ELLEN SHANAHAN LENNON

Published in Personal History, Religion

While “to the manor born” would no doubt be an exaggeration, my paternal grandmother Ellen Lennon, nee Shanahan, was definitely of bourgeois background in the Deise market town where she was born in 1875. Her father was the customs house officer for Dungarvan and the owner of substantial holdings at the “Lookout” facing the harbour. Her lifestyle was maintained with her 1897 marriage to George Crolly Lennon, manager, as was his father James before him, of the Dungarvan Gas Works. Reportedly “of an emotional nature…she worried a lot about the tribulations of royalty”; most particularly the Russian Romanov children who “were always being threatened by anarchists.”

The Lennon home, facing Devonshire Square, was quite commodious including out buildings for livery and turf, plumbing, gas lighting and a live in ‘domestic servant”. Private schools were provided for her school age children, including George who was to lead the Waterford Flying Column during the War of Independence.

The unexpected death of her husband, in June 1914, resulted in reduced financial circumstances necessitating a move to smaller accommodations. Her children were removed from their fee paying school and enrolled at the local National School in nearby Abbeyside.

For her, daily devotions at the nearby parish church were the norm. The parish priest was noted for his “heroic work for the success of the farming population in their stubborn fight for justice.” However, perhaps emboldened by the December 1920 excommunication of the I.R.A. Rebels in nearby Cork, he saw fit to excoriate, from the pulpit, her son who led the physical force Republicans “on the run”.

As noted in Una Troy’s (a.k.a. Elizabeth Connor) DEAD STAR’S LIGHT she

…just got up and out of the chapel…walking down to the door
under the amazed stare of the whispering congregation…. Imagine
the agony in her heart.

Ironically, it was an uncle on her husband’s side of the family, Dr William Crolly, Archbishop Primate of All Ireland (1835-1849), who had suggested that priests were unwisely involving themselves in politics at the time of the murder of landowner Major Mahon in County Roscommon.

She observed:

The priests…they think they are the Church. They forget they’re
only a small part of it – they forget they should be our servants,
not our masters…Sure it is a religion that’s grand enough even
to get over the priesthood it has- and that ought to be enough to
believe it’s the true one.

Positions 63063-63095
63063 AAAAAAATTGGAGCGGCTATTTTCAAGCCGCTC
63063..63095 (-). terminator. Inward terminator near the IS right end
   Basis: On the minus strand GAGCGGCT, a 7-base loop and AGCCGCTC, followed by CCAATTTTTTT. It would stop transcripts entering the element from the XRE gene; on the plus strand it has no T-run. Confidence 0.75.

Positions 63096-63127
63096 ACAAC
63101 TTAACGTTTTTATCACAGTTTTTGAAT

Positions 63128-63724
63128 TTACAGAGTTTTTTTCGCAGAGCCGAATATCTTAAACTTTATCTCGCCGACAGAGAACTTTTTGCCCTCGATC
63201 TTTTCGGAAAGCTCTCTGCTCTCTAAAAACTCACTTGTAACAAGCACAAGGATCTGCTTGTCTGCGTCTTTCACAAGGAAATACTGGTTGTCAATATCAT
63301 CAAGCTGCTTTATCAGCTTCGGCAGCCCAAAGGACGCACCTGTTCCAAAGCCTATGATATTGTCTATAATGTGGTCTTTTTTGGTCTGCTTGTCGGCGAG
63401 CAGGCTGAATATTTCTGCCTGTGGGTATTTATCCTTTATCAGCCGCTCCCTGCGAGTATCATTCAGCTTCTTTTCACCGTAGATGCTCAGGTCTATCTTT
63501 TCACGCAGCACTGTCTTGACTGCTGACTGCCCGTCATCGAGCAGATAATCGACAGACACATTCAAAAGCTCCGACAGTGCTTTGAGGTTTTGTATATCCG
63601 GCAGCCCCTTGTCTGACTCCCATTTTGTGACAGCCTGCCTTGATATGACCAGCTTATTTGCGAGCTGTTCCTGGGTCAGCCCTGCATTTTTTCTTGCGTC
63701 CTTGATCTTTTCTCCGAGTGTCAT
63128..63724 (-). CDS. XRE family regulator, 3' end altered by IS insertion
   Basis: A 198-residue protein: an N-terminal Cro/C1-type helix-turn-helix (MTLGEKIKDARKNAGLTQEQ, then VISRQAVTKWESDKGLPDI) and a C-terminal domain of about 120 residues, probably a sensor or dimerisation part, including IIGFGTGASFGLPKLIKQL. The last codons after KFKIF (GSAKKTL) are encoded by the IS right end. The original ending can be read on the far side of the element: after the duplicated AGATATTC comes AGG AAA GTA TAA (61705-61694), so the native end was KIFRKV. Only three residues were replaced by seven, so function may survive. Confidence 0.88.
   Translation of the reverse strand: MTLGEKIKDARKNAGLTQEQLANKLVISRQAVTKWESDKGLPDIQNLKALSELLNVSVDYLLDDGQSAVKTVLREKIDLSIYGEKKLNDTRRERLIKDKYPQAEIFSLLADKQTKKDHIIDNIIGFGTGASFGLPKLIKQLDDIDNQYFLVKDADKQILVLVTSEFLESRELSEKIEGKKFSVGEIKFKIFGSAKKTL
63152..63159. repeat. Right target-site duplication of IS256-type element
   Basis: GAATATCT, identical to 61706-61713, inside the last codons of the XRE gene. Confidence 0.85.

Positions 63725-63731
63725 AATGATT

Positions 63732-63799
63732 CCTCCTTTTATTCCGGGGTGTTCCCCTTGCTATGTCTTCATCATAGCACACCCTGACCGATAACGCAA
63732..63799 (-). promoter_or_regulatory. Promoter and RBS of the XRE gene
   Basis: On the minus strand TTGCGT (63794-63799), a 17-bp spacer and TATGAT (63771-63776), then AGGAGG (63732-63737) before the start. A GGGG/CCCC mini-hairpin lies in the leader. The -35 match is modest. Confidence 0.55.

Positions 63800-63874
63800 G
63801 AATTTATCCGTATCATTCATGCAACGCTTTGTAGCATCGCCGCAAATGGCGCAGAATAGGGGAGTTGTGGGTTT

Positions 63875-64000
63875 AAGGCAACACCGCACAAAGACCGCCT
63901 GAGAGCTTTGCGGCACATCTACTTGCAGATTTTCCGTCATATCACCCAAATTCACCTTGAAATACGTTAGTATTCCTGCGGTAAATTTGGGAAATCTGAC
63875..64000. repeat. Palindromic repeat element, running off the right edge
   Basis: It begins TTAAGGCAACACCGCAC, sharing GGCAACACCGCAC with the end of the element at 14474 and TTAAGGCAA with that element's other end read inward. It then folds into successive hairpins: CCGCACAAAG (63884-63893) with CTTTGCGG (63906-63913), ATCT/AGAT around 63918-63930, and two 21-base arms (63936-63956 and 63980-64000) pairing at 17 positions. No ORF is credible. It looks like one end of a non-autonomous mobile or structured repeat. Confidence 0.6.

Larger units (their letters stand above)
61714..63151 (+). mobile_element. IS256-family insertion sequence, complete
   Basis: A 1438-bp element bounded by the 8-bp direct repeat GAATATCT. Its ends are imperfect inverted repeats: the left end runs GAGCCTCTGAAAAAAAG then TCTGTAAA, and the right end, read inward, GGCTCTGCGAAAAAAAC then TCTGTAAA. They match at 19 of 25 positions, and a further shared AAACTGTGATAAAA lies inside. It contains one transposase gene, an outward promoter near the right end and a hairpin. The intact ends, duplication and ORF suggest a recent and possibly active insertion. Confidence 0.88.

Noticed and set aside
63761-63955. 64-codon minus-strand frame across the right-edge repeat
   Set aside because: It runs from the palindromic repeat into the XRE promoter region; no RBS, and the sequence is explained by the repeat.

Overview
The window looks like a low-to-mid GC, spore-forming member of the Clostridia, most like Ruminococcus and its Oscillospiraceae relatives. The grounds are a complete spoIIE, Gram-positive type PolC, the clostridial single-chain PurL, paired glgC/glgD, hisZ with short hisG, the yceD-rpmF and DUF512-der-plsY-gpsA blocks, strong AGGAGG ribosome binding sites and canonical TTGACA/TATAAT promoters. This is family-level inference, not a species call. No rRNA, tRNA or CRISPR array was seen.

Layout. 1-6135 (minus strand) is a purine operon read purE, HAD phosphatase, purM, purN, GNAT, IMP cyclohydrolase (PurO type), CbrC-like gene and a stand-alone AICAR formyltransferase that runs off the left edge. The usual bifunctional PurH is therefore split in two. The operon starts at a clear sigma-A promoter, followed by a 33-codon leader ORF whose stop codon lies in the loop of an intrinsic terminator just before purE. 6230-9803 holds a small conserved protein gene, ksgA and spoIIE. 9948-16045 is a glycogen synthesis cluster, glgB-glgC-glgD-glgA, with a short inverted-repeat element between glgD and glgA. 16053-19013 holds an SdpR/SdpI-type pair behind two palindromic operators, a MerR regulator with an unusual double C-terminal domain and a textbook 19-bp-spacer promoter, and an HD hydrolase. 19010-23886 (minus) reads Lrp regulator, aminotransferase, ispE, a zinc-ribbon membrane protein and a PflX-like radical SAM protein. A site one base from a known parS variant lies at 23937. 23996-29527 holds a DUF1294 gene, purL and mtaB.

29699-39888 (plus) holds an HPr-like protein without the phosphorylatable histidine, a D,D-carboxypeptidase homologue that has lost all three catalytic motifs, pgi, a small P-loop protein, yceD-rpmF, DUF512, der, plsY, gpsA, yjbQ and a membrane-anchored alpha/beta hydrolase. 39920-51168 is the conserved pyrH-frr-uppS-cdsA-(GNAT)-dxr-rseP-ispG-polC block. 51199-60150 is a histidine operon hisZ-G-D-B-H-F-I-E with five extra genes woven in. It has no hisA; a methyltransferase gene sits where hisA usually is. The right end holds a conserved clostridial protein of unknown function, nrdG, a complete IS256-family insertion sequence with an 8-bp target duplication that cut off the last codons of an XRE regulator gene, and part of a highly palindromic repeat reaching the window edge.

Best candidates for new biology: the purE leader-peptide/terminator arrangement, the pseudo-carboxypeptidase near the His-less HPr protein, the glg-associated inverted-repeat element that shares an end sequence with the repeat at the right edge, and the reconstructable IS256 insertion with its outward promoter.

Secure in her faith, she continued, until her death in 1924, daily devotions at the nearby Friary Church. As noted in the MUNSTER EXPRESS of 15 November 1924:

During the past week there passed away a widely known
figure in the town in the person of the late Mrs. Lennon,
Western Terrace. Her death occurred at a Dublin Hospital
on Friday and on Saturday the remains were conveyed to
Dungarvan by motor hearse followed by a large number
of motorcars. Deceased was an active member of the
social life of the town and one who will be much missed
by a large circle of friends…. There was an unusually large
cortege.

Per the WATERFORD NEWS of 14 November 1924:

The procession in the night was a very sad one, the children
of the deceased being the chief mourners. After last Mass on
Sunday the interment took place, when the remains were laid
to rest with those of her deceased husband…One of the sons
of (the) deceased, Mr. George Lennon, occupied a responsible
position during the fighting in the country, and in the struggles
that took place he had many hairbreadth escapes….

Her remains were conveyed to the parish church, from which she had, four years earlier,
left. Newspaper accounts note her burial ‘in the adjoining cemetery”. Unfortunately,
in that the Church maintains that “no records were kept”, her exact whereabouts, and that of her family, remain unknown.

Her son George, the erstwhile I.R.A. Rebel, continued her tradition of outspokenness when he criticized the “special position” of the Church as embodied in the Free State Constitution of 1937. After directing the Irish Topographical Survey during the “Emergency” (1939-1945) and working with the National Planning Conference, he decamped, for the second and final time, from the Free State on one of the first civilian flights westward in February 1946.

References: Terence O’Reilly: REBEL HEART GEORGE LENNON FLYING
COLUMN COMMANDER (Mercier Press, 2009)
Ivan Lennon: ULSTER TO THE DEISE: LENNONS IN TIME
Unpublished, 2009)
MUNSTER EXPRESS (15 November 1924)
WATERFORD NEWS (14 November 1924)

Born at the Rotunda Hospital, Dublin, Ivan Lennon is a retired history teacher who resides in Rochester, New York

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